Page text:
Addison himself, in drinking, and pious Joe is the greatest toper in the three kingdoms," Dick Steele said goodnaturedly.

"His paper in The Spectator beats thy best, Dick, thou sluggard," the Right Honourable Mr. Addison exclaimed. "He is the author of that famous No. 996, for which you have all been giving me the credit."

"The rascal foiled me at capping verses," Dean Swift said, "and won a tenpenny piece of me, plague take him!”

"He has suggested an emendation in my 'Homer,' which proves him a delicate scholar!" Mr. Pope exclaimed.

"He knows more of the French king than any man I ever met with; and we must have an eye upon him,” said Lord Bolingbroke, then Secretary of State for Foreign Affairs, and, beckoning a suspicious-looking person who was drinking at a side-table, whispered to him something.

Meantime, who was he? Where was he, this youth who had struck all the wits of London with admiration? His galloping charger had returned to the City; his splendid court-suit was doffed for the citizen's gaberdine and grocer's humble apron.

George de Barnwell was in Chepe-in Chepe, at the feet of Martha Millwood.

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'Quid me mollibus implicas lacertis, my Ellinor? Nay," George added, a faint smile illumining his wan but noble features, "why speak to thee in the accents of the Roman poet, which thou comprehendest not? Bright One, there be

other things in Life, in Nature, this Inscrutable Labyrinth, this Heart on which thou leanest, which are equally unintelligible to thee! Yes, my pretty one, what is the Unintelligible but the Ideal? What is the Ideal but the Beautiful? What the Beautiful but the Eternal? And the Spirit of Man that would commune with these is like Him who wanders by the thin poluphloiboio thalasses, and shrinks awe-struck before that Azure Mystery."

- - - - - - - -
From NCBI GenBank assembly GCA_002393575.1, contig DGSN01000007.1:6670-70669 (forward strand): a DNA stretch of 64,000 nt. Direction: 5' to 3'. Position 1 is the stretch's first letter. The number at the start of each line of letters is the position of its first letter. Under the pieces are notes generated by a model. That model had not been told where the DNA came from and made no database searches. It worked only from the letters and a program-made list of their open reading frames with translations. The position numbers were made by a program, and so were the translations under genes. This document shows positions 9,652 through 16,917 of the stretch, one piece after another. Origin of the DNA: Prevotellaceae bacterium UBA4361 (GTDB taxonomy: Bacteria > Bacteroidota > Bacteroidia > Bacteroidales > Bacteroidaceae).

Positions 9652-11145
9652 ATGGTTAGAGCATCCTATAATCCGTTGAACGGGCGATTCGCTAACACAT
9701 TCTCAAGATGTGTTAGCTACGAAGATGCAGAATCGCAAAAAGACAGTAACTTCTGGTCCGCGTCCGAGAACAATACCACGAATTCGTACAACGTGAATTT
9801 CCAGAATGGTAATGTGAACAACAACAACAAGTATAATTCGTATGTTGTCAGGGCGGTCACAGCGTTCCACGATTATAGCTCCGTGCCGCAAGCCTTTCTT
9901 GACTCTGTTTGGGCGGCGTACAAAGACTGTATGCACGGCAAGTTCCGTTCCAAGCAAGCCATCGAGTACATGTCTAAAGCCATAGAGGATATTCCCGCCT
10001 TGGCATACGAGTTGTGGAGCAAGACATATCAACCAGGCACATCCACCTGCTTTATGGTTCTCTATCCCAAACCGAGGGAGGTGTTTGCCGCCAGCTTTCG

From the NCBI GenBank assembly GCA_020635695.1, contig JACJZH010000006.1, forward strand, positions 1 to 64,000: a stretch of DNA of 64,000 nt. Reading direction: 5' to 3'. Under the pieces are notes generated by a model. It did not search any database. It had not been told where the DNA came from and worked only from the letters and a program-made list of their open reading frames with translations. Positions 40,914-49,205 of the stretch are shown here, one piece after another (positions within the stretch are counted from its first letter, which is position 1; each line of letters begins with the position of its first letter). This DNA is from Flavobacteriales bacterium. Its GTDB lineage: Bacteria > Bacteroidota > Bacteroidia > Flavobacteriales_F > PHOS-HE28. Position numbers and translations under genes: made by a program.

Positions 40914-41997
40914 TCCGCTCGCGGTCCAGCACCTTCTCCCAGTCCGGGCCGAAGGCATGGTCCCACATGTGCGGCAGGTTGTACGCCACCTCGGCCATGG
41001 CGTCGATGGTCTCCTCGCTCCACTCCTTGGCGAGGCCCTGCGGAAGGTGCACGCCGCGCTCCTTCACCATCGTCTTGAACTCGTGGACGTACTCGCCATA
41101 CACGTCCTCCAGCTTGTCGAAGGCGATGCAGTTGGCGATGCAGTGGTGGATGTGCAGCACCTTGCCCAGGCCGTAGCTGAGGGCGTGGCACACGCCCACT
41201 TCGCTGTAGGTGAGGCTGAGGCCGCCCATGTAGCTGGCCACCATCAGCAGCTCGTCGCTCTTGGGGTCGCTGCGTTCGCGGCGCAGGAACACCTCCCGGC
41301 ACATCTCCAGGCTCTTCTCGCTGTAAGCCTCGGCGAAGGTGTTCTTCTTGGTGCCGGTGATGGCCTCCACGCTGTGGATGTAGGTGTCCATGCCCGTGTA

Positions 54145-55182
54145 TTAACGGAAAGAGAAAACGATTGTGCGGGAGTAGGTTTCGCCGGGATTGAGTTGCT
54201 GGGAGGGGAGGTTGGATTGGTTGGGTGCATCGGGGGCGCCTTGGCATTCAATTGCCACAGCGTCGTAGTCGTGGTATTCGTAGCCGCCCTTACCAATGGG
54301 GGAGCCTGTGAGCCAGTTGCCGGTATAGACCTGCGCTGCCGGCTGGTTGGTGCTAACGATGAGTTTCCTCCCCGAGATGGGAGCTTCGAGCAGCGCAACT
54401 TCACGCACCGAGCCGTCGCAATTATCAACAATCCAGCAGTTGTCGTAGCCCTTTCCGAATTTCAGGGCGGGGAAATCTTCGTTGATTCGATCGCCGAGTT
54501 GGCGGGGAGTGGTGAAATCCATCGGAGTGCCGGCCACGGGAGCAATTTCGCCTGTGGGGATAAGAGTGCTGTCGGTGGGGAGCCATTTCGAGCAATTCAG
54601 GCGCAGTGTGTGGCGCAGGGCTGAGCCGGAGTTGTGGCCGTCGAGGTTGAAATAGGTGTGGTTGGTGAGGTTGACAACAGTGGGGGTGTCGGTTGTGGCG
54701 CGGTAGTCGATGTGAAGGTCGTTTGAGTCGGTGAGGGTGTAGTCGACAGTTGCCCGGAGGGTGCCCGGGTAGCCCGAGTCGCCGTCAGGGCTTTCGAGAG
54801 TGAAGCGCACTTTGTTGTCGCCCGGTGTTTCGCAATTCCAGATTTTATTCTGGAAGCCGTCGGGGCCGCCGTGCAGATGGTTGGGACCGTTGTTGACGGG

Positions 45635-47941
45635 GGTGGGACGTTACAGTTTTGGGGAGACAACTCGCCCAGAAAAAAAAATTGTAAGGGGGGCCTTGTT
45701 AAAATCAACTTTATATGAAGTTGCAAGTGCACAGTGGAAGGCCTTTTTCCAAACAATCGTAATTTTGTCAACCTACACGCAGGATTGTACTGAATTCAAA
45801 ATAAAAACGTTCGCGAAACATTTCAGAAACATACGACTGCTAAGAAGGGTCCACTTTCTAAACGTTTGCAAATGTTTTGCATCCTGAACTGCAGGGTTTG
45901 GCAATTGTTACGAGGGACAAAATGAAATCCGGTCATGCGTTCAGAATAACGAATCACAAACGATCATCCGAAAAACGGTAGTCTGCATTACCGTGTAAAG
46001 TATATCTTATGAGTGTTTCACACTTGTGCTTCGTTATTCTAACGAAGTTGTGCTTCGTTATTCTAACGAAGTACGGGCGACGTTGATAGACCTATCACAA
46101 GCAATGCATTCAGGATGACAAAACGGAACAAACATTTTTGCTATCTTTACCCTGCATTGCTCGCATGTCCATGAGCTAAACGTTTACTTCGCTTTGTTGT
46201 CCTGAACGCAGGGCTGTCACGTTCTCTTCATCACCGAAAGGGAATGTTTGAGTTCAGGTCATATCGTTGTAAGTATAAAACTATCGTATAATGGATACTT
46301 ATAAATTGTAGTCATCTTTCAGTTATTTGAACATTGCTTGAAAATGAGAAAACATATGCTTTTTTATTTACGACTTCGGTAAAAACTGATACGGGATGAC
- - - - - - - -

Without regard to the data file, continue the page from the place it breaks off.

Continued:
Emily's eyes filled with fresh-gushing dew. "Speak on, speak ever thus, my George!" she exclaimed. Barnwell's chains rattled as the confiding girl clung to him.

Snoggin, the Turnkey appointed to sit with the prisoner, was affected by his noble and appropriate language, and also burst into tears.

"You weep, my Snoggin," the Boy said; "and why? Hath Life been so charming to me that I should wish to retain it? Hath Pleasure no after-Weariness; Ambition no Deception; Wealth no Care; and Glory no Mockery? Psha! I am sick of Success, palled of Pleasure, weary of Wine and Wit, and-nay, start not, my Adelaide-and Woman. I fling away all these things as the Toys of Boyhood. Life is the Soul's Nursery. I am a man, and pine for the Illimitable! Mark you me! Has the Morrow any terrors for me, think ye? Did Socrates falter at his poison? Did Seneca blench in his bath? Did Brutus shirk the sword when his great stake was lost? Did even weak Cleopatra shrink from the Serpent's fatal nip? And why should I? My great Hazard hath been played, and I pay my forfeit. Lie sheathed in my heart, thou flashing Blade! Welcome to my Bosom, thou faithful Serpent! I hug thee, peace-bearing Image of the Eternal! Ha, the hemlock cup! Fill high, boy, for my soul is thirsty for the Infinite! Get ready the bath, friends;

prepare me for the feast To-morrow; bathe my limbs in odours, and put ointment in my hair."

"Has for a bath," Snoggin interposed, "they're not to be 'ad in this ward of the prison; but I dussay Hemmy will get you a little hoil for your 'air."

The Prisoned One laughed loud and merrily. "My guardian understands me not, pretty one; and thou, what sayest thou? From those dear lips, methinks-plura sunt oscula quam sententia-I kiss away thy tears, dove! They will flow apace when I am gone, then they will dry, and presently these fair eyes will shine on another, as they have beamed on poor George Barnwell. Yet wilt thou not all forget him, sweet one. He was an honest fellow, and had a kindly heart, for all the world said."